If you’re one of the 99.9 per cent of cricket-loving Englishmen who will never play for your country, then it probably can’t get much better than being the bloke who slapped the runs that won your home county – the hottest of cricketing hotbeds – its first County Championship outright in 77 years. Such was the buzz bestowed upon Steven Croft in 2011.
“It was surreal,” he tells AOC. “Going into that last day we thought we’d win our game, but we didn’t think we were going to win the Championship. Then we started getting messages from the crowd that Warwickshire were going to draw. Me and Karl Brown were just saying, ‘Let’s get these as quick as possible and get in the dressing room to celebrate with the lads’. Nothing technical or game-wise was discussed.”
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For the homegrown Lancashire squad, Hampshire’s resilience against Warwickshire – batting all day after following on – exemplified life’s Sliding Doors, and had Croft’s father, an engineer, not landed a job in Sri Lanka then the football-loving seven-year-old may never have taken up the game. However, three years in the tropics saw Croft’s cricketing fires kindled, a passion that was brought home to Blackpool CC, the club that nurtured his passage into the Lancashire system, and with which he’s still involved. Indeed, late in that 2011 campaign Croft scored 107 and 50 against Worcestershire at Blackpool, as well as taking the winning catch on a ground where he’d once been a wide-eyed dressing-room runner for the star-studded team of the late Nineties.
Croft broke into the Lancashire second XI aged 16, eclipsing Fred Flintoff’s record as the county’s youngest-ever debutant. His skipper was Warren Hegg, one of the autographs he collected as a runner. “I was surprised he even knew my name. He had a lot on his plate as captain, keeper and middle-order bat, but he found time to get me involved. I owe him a lot.”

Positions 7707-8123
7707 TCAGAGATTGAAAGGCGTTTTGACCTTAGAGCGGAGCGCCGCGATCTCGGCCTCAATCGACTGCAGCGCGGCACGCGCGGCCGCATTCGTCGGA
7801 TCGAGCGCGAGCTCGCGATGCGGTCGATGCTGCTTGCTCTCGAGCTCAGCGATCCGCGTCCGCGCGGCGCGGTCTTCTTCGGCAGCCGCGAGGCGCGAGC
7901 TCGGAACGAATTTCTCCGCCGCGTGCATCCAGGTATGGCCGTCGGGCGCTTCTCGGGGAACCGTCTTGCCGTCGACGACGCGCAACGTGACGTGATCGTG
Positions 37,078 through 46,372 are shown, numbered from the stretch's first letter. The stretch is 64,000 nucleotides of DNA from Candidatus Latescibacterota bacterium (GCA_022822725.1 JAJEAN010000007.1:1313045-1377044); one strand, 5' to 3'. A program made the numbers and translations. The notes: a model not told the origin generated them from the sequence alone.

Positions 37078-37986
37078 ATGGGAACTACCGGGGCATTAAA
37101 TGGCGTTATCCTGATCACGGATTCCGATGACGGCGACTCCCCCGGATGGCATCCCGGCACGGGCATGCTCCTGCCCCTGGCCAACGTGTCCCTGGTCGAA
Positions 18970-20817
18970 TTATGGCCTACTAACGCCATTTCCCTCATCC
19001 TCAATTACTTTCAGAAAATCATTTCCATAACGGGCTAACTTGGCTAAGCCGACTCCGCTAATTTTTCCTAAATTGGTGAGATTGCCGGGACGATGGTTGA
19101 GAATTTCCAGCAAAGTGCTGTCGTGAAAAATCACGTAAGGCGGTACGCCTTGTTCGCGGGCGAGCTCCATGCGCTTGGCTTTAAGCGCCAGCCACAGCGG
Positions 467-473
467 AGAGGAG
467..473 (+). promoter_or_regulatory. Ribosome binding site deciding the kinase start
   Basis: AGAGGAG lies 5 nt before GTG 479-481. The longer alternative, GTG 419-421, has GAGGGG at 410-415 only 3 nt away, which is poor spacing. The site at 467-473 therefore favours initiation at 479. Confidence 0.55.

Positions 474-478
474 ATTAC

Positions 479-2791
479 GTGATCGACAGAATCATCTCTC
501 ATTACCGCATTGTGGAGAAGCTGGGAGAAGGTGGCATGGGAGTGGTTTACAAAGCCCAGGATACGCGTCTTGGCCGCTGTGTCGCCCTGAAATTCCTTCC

Croft’s usefulness as a fourth seamer helped get him in the first team, but it was a maiden Championship hundred against Notts en route to being chosen as the county’s Player of the Year in 2008 that provided the psychological breakthrough, convincing him he could do it as a batter. Two years later, aged 25, he was capped.
Part of Croft’s all-round contribution is his superlative fielding, generally at point or in the slips but it was a phenomenal one-handed effort at deep midwicket, in front of the Old Trafford pavilion, to dismiss Michael Vaughan in a Roses T20 that remains his best-ever grab.
Despite the cross-Pennine rivalry, Croft has looked on admiringly at recent White Rose successes – “there is a rivalry, but we get on well off the field” – although Lancashire have nothing to feel inferior about in T20 cricket, following the foiled Flintoff fairytale in 2014 with a memorable demolition of Northants in last season’s final. “It was a huge moment for me to lift the trophy,” he says.
Never having appeared in a Lord’s one-day final remains a gap on Croft’s CV and having won T20 and Championship medals, he would dearly love to complete the set. But next year the aim is to end the pattern of Champo yo-yoing having secured promotion back to the top tier.
As Lancastrian as rain, smog and hotpot, Croft – who was named full-time Lancs captain in November having deputised for the injured Tom Smith last season – says he’ll have no problem making sure his troops feel the same connection to the shirt as he does. “We’re a massive club with a massive following and big expectations come with that. Yes, it’s a thriving business, and basically our job is to score runs, take wickets and catch catches. But in the last few years the lads have got their heads round what it means to wear that red rose.”